What the future of Xbox console hardware could look like

The future of Xbox hardware may not just grow vertically with more performance and instead could grow horizontally with more devices than ever before.

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With the release of OneCore in 2015, Microsoft changed the definition of its Xbox brand. Since then, Xbox evolved from a console into a cross-platform service. Using Windows to unify consoles and PCs was the first step, and the next step was introducing a high-margin subscription service to this new unified ecosystem. Expansion onto competing storefronts followed as Microsoft chased wide-spread game sales.

Now there’s reports this business plan could expand even further. Microsoft will reportedly break Xbox ecosystem exclusivity for select games. Titles like Hi-Fi Rush are expected to release on PlayStation, with reports that other games like Gears of War have been brought up in discussions.Sources have also told Verge’s Tom Warren that a “surprising” Xbox game is also coming to PlayStation.

Breaking exclusivity is a pretty hot topic among console gamers, and this news ignited a widespread controversy in the Xbox community. It seemed as if Microsoft would undercut its own Xbox console business, reducing the value and appeal of Xbox hardware. Gamers believed that Microsoft was ready to jeopardize Xbox hardware with the hope of selling more full-priced games.

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It’s believed that Microsoft’s own cross-ecosystem model actually breaks the traditional console sales rationale. Why buy an Xbox if all of the games can be played on other hardware?

The reality is more nuanced. Microsoft carefully controls the margins of the Xbox gaming business to ensure profitability. Remember that all Xbox consoles are sold at a loss. Microsoft has never sold an Xbox console at a profit, and they’re trying to claw back console market share while also selling its devices at a loss. The hardware losses are then made back through high-margin businesses like digital subscriptions services such as Xbox Game Pass.

While Xbox has missed its internal projections over the years, Microsoft has strategically plotted out console production to align with expectations, forecasts, and costs. This is not a haphazard business, although there is inherent risk in selling consumer goods at a loss, especially when demand can’t adequately be predicted.

This cross-ecosystem strategy is expected to impact demand. The rationale rings true–why would consumers spend hundreds of dollars on Xbox hardware if they can access the games everywhere else? That’s the real doom and gloom zero-day measure–that bringing Xbox exclusives to PlayStation could lead to the death spiral of Xbox console hardware.

Will Xbox consoles even exist in a few years? Could Microsoft use the major inflection point of the Activision-Blizzard merger as an opportunity to wind down the hardware business?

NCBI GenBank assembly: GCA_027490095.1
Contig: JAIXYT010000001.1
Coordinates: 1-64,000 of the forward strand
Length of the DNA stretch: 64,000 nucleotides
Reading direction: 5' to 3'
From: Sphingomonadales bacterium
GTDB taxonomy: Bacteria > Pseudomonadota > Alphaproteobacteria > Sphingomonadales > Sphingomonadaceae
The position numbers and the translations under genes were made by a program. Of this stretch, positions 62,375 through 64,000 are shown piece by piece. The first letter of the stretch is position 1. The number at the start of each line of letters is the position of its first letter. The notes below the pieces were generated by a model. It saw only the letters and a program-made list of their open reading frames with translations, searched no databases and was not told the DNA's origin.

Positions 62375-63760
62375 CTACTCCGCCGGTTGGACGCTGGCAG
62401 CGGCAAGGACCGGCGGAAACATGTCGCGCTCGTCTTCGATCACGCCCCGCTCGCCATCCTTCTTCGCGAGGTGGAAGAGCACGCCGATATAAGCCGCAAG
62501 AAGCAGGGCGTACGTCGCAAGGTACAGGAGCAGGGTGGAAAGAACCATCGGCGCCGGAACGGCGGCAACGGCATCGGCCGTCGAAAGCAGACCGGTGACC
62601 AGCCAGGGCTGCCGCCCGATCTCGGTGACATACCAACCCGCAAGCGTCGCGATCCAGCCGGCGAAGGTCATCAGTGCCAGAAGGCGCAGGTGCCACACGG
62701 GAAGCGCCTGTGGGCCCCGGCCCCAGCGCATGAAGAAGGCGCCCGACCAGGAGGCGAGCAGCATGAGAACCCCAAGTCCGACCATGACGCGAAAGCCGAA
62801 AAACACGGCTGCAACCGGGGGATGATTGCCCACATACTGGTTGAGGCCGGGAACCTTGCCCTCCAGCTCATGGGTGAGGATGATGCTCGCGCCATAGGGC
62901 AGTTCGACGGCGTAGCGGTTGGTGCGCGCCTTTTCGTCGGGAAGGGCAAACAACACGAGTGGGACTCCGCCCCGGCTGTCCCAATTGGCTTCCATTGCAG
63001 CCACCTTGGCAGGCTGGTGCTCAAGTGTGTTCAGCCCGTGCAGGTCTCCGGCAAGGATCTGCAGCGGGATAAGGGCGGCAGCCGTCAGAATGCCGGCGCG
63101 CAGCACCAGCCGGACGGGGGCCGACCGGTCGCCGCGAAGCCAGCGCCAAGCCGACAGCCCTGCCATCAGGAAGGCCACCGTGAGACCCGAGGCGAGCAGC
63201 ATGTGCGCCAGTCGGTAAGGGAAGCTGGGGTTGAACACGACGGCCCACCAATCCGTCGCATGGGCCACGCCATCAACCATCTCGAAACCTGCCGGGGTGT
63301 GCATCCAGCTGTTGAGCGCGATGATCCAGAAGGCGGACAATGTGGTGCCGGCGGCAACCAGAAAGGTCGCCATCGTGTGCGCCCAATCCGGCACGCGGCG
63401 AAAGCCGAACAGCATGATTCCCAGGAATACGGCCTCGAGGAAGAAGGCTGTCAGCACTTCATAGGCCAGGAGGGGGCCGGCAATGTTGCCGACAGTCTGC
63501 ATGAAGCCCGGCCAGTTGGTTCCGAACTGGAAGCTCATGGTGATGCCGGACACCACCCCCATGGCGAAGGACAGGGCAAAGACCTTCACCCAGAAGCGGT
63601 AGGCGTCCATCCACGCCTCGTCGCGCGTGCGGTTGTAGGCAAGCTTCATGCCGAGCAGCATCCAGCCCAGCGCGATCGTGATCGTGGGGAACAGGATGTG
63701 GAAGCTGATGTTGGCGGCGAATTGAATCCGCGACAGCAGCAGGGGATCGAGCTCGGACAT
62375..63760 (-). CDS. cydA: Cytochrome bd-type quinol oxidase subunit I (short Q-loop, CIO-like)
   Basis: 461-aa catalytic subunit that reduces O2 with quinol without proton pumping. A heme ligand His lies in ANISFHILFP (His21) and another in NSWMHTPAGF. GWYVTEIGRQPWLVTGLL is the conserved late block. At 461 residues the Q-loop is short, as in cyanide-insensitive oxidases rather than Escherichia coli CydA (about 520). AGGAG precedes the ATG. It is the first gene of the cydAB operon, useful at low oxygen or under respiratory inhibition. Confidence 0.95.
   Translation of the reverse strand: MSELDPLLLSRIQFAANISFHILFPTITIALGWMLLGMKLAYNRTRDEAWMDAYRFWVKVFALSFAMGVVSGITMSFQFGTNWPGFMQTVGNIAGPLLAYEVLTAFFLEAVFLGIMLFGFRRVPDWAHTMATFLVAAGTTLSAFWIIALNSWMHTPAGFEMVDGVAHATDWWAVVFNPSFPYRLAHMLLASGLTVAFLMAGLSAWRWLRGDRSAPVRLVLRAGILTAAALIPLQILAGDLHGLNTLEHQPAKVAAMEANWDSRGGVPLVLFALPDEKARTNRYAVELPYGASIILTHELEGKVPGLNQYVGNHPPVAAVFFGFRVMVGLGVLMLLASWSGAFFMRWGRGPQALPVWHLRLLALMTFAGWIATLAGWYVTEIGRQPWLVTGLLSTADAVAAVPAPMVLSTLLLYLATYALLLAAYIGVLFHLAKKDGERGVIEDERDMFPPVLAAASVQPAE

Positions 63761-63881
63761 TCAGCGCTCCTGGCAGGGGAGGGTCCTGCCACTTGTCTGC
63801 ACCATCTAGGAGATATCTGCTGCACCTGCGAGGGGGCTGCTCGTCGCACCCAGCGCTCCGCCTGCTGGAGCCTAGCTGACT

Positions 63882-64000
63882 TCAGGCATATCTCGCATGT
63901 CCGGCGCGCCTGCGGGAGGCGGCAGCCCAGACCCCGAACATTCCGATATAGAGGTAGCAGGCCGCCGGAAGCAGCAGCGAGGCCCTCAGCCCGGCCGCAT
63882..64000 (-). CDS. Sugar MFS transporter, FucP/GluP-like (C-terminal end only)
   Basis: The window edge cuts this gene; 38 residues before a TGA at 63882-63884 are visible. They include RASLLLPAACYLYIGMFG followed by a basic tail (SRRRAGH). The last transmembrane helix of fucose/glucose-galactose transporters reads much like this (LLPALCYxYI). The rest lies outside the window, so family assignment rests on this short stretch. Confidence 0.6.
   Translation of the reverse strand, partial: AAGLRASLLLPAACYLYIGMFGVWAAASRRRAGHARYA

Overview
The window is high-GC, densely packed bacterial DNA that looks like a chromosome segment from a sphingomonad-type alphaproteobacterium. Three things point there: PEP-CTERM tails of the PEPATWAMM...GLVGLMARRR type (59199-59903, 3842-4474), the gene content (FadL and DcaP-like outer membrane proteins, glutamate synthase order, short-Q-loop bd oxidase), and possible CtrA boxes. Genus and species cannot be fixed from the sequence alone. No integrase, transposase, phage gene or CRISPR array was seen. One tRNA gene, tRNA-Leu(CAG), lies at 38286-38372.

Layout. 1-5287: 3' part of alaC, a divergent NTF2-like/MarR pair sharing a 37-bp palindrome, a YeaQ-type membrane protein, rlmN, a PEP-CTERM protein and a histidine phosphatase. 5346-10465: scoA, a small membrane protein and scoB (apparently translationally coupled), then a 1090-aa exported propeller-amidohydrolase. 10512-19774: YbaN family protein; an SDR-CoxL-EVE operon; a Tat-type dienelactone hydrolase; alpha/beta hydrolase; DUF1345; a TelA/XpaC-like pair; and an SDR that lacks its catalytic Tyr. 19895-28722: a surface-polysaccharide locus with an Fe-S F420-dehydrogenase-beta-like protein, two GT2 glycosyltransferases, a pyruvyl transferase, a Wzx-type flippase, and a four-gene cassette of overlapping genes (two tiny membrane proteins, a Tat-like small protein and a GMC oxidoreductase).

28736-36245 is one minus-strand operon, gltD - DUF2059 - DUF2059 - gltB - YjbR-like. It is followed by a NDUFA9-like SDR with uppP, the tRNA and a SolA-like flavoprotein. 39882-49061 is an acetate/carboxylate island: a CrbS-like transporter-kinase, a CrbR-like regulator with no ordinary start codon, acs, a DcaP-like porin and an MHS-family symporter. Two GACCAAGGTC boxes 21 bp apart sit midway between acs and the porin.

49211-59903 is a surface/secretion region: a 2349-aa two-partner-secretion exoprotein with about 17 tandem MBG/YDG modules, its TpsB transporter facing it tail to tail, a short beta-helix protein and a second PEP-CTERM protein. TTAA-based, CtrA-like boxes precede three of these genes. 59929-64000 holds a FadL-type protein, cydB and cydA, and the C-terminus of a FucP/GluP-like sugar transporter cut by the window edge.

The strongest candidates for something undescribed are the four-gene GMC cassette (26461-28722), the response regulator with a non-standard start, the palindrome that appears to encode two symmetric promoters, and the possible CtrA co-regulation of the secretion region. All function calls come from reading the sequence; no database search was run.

The answer, apparently, is no.

Xbox gaming CEO Phil Spencer recently told employees that Microsoft will not give up on console hardware, and Xboxes remain a core part of the business going forward.

The question now becomes: How does Microsoft define Xbox consoles? And…what’s next for the future?

We have some ideas. The future of Xbox hardware could be fragmented across a horizontal axis to provide as many cost-controlled endpoints as possible. This could mean the end of enthusiast-grade Xbox hardware like the Xbox Series X, or at the very least, more limited production of this kind of hardware.

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The future of Xbox is fragmented

  • Xbox consoles – Microsoft will continue to make consoles, but they could be different than what we’re used to. Microsoft’s Gen10 console could be a system with hybrid compute, potentially relying on the cloud and using ARM-based processors to ensure widespread compatibility with mobile games/content. This console may also use an AI accelerator (NPU). The consoles would be higher margin that existing systems, and if Microsoft does make a new Series X, it may be in limited production to control costs.
  • Windows PCs – Microsoft will continue supporting Windows PCs with new games, content, and services. While not technically Microsoft hardware, these PCs are more integrally targeted because they run Windows.
  • Xbox handhelds – We could see a range of dedicated Xbox handhelds roll out, either in the form of OEM devices or dedicated Xbox-branded handhelds. Consider this to be a merge of PC and console in an on-the-go format, complete with a range of specifications.
  • Direct-to-Cloud – Microsoft is working on a new controller called Sebile that is kind of like the Stadia controller. Gamers can connect the controller directly to the cloud and play games on a TV without extra console hardware.
  • Cloud set-top box – Project Keystone was scrapped, but this was to be a low-cost mini-console/set-top box that offered direct access to Xbox Game Pass Ultimate cloud streaming. This device could deliver a much higher margin than Xbox consoles.
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